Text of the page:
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This is an ongoing US and global project to help enthusiasts, scholars, practitioners, and curious parties learn more about shamanic living in a contemporary culture. The space here is devoted to sharing info, experiences and opinions about all forms of shamanic expression covering shamanism's multiple permutations. Among subjects explored are traditions, techniques, insights, definitions, events, artists, authors, and creativity. You are invited to draw from your own experiences and contribute.

What is a SHAMAN?

MAYAN: "a technichian of the Holy, a lover of the Sacred." CELTIC: "Empower the people...by changing the way we think." MEXICAN APACHE: "Someone who has simply learned to give freely of themselves..." AUSTRALIAN ABORIGINAL: "...a teacher or healer, a wisdom keeper of knowledge... (who) takes people to a door and encourages them to enter." W. AFRICAN DIAGRA: "views every event in life within a spiritual context." HAWAIIAN: "...human bridges to the spiritual world and its laws and the material world and its trials..." QUECHUA INDIAN: "embodies all experience." AMAZON: "...willing to engage the forces of the Universe...in a beneficial end for self, people, and for life in general."


-- from Travelers, Magicians and Shamans (Danny Paradise)

Wednesday, May 7, 2008

a third of our bees are dying

http://news.yahoo.com/s/ap/20080507/ap_on_re_us/disappearing_bees

What does this mean? How would a shaman help? Read the article link (or text only below), and ask yourself, what would the shaman of the tribe be called to do?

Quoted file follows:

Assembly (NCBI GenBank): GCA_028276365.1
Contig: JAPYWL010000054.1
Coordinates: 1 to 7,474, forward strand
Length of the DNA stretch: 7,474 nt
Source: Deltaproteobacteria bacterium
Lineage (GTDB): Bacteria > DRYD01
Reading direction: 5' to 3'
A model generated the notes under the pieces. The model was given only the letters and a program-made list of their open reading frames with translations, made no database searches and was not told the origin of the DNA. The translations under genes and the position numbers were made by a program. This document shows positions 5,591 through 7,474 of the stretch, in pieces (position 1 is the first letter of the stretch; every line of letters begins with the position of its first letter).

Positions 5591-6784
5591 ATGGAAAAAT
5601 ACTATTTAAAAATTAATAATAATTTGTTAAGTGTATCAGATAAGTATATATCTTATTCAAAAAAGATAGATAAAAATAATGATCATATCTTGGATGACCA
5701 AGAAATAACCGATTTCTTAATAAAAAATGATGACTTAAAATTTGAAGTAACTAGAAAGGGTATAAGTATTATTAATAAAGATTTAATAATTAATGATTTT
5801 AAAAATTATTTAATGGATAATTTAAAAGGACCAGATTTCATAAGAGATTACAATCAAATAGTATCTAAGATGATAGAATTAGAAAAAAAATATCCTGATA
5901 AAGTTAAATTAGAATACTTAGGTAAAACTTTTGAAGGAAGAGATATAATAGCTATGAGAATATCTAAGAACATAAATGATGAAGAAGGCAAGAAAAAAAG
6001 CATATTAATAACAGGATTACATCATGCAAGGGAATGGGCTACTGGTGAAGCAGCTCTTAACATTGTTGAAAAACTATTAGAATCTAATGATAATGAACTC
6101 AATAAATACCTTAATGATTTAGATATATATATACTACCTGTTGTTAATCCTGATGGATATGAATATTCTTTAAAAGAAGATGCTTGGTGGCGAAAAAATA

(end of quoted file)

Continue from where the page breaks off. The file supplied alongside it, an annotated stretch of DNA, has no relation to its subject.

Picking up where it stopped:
By JULIANA BARBASSA, Associated Press Writer
SAN FRANCISCO - A survey of bee health released Tuesday revealed a grim picture, with 36.1 percent of the nation's commercially managed hives lost since last year.

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Last year's survey commissioned by the Apiary Inspectors of America found losses of about 32 percent.

As beekeepers travel with their hives this spring to pollinate crops around the country, it's clear the insects are buckling under the weight of new diseases, pesticide drift and old enemies like the parasitic varroa mite, said Dennis vanEngelsdorp, president of the group.

This is the second year the association has measured colony deaths across the country. This means there aren't enough numbers to show a trend, but clearly bees are dying at unsustainable levels and the situation is not improving, said vanEngelsdorp, also a bee expert with the Pennsylvania Department of Agriculture.

"For two years in a row, we've sustained a substantial loss," he said. "That's an astonishing number. Imagine if one out of every three cows, or one out of every three chickens, were dying. That would raise a lot of alarm."

The survey included 327 operators who account for 19 percent of the country's approximately 2.44 million commercially managed bee hives. The data is being prepared for submission to a journal.

About 29 percent of the deaths were due to Colony Collapse Disorder, a mysterious disease that causes adult bees to abandon their hives. Beekeepers who saw CCD in their hives were much more likely to have major losses than those who didn't.